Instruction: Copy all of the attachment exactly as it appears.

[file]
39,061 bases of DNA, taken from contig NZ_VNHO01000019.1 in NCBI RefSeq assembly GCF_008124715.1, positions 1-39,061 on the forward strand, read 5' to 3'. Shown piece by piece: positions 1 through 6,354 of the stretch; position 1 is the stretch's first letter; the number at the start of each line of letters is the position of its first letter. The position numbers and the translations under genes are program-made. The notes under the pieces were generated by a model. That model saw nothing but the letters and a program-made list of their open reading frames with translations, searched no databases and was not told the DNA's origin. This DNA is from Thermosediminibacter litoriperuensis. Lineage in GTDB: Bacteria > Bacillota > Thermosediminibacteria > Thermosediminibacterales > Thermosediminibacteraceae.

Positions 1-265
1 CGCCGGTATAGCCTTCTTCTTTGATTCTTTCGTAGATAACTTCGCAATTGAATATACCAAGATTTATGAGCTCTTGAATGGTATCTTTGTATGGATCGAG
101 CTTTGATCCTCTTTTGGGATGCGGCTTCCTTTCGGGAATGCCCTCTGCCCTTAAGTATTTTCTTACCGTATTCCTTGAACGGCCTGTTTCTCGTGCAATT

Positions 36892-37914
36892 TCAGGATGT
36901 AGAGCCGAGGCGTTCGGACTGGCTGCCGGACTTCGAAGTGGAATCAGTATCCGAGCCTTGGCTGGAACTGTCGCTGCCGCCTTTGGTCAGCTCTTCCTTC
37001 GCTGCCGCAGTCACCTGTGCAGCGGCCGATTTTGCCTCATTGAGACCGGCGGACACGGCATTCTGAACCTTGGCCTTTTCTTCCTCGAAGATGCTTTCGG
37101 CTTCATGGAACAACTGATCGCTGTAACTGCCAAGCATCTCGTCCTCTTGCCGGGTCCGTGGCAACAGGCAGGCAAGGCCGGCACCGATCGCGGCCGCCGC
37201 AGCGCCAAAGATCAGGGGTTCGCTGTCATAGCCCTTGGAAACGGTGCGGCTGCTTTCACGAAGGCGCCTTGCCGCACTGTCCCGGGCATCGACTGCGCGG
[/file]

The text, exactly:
39,061 bases of DNA, taken from contig NZ_VNHO01000019.1 in NCBI RefSeq assembly GCF_008124715.1, positions 1-39,061 on the forward strand, read 5' to 3'. Shown piece by piece: positions 1 through 6,354 of the stretch; position 1 is the stretch's first letter; the number at the start of each line of letters is the position of its first letter. The position numbers and the translations under genes are program-made. The notes under the pieces were generated by a model. That model saw nothing but the letters and a program-made list of their open reading frames with translations, searched no databases and was not told the DNA's origin. This DNA is from Thermosediminibacter litoriperuensis. Lineage in GTDB: Bacteria > Bacillota > Thermosediminibacteria > Thermosediminibacterales > Thermosediminibacteraceae.

Positions 1-265
1 CGCCGGTATAGCCTTCTTCTTTGATTCTTTCGTAGATAACTTCGCAATTGAATATACCAAGATTTATGAGCTCTTGAATGGTATCTTTGTATGGATCGAG
101 CTTTGATCCTCTTTTGGGATGCGGCTTCCTTTCGGGAATGCCCTCTGCCCTTAAGTATTTTCTTACCGTATTCCTTGAACGGCCTGTTTCTCGTGCAATT

Positions 36892-37914
36892 TCAGGATGT
36901 AGAGCCGAGGCGTTCGGACTGGCTGCCGGACTTCGAAGTGGAATCAGTATCCGAGCCTTGGCTGGAACTGTCGCTGCCGCCTTTGGTCAGCTCTTCCTTC
37001 GCTGCCGCAGTCACCTGTGCAGCGGCCGATTTTGCCTCATTGAGACCGGCGGACACGGCATTCTGAACCTTGGCCTTTTCTTCCTCGAAGATGCTTTCGG
37101 CTTCATGGAACAACTGATCGCTGTAACTGCCAAGCATCTCGTCCTCTTGCCGGGTCCGTGGCAACAGGCAGGCAAGGCCGGCACCGATCGCGGCCGCCGC
37201 AGCGCCAAAGATCAGGGGTTCGCTGTCATAGCCCTTGGAAACGGTGCGGCTGCTTTCACGAAGGCGCCTTGCCGCACTGTCCCGGGCATCGACTGCGCGG